9.5 More particularly, by reducing slightly the amount of triglyceride used in example 2 of D9, thereby increasing correspondingly the relative amounts of plant sterol (from 4.578 to 5% by weight) and that of the sunflower oil fatty acid ethyl ester, the skilled person would arrive, without ingeniousness and without having to expect a substantial change in properties, at a process falling within the ambit of claim 1 at issue and leading to a fat composition having similar properties as that obtained in example 2 of D9.

9.6 Therefore, in the Board's judgement, the subject-matter of claim 1 at issue does not involve an inventive step (Articles 52(1) and 56 EPC).

9.7 The main request is thus not allowable.

First Auxiliary request - Sufficiency of disclosure

10. Claim 1 according to the first auxiliary request differs from claim 1 according to the main request in that it additionally requires that the fat composition obtained by the process comprises specified amounts of plant sterol fatty acid ester and partial glycerides, namely "5% by weight or more of a plant sterol fatty acid ester (A); and from 10 to 70% by weight of a partial glyceride (B)" (see point III, supra).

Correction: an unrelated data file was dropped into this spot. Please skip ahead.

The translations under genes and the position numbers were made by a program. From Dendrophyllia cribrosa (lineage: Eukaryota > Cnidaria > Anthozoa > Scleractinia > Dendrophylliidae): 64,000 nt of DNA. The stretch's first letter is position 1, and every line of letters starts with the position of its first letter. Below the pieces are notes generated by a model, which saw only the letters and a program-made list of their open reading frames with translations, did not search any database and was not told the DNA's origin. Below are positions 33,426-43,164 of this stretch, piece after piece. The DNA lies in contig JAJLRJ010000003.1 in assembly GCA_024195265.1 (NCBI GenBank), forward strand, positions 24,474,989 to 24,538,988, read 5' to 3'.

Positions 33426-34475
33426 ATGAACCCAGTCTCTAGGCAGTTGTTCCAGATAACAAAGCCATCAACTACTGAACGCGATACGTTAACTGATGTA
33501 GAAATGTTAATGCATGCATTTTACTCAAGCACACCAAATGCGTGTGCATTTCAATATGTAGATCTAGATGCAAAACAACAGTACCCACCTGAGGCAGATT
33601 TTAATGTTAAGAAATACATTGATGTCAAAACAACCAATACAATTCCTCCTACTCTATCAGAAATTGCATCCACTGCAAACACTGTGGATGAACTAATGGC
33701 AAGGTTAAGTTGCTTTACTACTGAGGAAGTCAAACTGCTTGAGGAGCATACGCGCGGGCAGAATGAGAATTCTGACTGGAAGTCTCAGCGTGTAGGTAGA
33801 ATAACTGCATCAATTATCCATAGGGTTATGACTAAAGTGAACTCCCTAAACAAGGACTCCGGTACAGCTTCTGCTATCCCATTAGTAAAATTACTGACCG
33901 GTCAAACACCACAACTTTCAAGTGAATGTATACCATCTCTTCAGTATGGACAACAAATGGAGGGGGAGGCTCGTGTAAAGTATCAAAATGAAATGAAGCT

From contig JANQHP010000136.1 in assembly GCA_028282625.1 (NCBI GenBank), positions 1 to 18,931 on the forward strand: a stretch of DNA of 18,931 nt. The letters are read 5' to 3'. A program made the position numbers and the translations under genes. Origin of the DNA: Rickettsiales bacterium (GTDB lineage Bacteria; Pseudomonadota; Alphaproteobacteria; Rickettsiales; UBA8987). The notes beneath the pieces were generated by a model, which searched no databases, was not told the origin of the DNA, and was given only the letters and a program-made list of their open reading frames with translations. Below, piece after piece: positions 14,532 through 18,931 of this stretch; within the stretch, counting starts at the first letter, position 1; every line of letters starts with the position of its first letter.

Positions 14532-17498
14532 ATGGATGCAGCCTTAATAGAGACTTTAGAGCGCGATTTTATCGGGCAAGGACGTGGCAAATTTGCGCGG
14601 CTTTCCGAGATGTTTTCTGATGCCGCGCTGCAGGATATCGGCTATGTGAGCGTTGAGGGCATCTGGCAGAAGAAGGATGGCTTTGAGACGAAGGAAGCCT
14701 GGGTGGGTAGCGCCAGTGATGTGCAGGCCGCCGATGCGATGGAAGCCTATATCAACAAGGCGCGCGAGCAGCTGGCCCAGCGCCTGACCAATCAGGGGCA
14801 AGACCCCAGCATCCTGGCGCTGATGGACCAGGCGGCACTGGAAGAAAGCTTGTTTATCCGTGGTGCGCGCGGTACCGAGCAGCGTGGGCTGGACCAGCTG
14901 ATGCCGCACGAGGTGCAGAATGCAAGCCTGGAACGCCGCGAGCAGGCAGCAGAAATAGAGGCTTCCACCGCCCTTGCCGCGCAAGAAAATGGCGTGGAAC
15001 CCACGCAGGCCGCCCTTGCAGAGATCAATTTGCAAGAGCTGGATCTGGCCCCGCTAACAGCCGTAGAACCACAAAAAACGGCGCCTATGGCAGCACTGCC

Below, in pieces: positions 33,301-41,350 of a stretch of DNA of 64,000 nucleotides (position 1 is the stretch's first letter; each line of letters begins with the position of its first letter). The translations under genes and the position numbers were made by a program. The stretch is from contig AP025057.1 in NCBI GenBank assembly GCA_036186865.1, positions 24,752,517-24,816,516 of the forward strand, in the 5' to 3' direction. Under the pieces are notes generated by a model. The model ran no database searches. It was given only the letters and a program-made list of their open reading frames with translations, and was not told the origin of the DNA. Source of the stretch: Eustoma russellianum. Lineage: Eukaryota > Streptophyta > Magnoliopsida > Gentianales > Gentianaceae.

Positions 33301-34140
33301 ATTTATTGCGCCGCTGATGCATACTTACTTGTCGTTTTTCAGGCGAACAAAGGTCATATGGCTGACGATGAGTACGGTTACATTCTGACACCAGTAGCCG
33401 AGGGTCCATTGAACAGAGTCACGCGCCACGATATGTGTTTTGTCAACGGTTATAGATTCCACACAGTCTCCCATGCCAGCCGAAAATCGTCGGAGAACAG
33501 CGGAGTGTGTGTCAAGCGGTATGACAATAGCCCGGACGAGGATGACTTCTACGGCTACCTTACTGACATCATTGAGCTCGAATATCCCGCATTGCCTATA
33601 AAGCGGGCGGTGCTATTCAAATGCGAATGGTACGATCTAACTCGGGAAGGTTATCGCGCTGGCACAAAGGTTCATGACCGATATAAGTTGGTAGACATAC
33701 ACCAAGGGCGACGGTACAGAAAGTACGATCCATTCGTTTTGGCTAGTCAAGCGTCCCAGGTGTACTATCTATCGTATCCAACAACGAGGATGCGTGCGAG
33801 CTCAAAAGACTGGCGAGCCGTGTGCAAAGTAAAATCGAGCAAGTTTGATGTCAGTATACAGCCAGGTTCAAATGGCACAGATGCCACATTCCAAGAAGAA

10.1 As regards sufficiency of disclosure the Appellant submitted that the description of the patent in suit comprised clear indications regarding the process conditions to be used, as well as examples of the process leading to a fat composition as defined in claim 1 at issue.

10.2 The Board accepts that the description of the patent (for example, paragraphs [0046] to [0056]) indeed comprises indications regarding the process conditions to be used when catalyzing the esterification reaction by means of a lipase or an alkali.

10.3 However, it is to be noted that the examples of the patent in suit exclusively describe reactions catalyzed by a lipase having no positional selectivity (see paragraphs [0072], [0078] and [0084]), although according to the patent in suit (paragraph [0043]) "the lipase to be used as a catalyst in the production process of the present invention has no particular restriction". Therefore, the claimed process includes the use of any type of lipase, including a lipase having positional specificity like Lipozyme.

10.4 In this connection, the information content of document D3 is of relevance.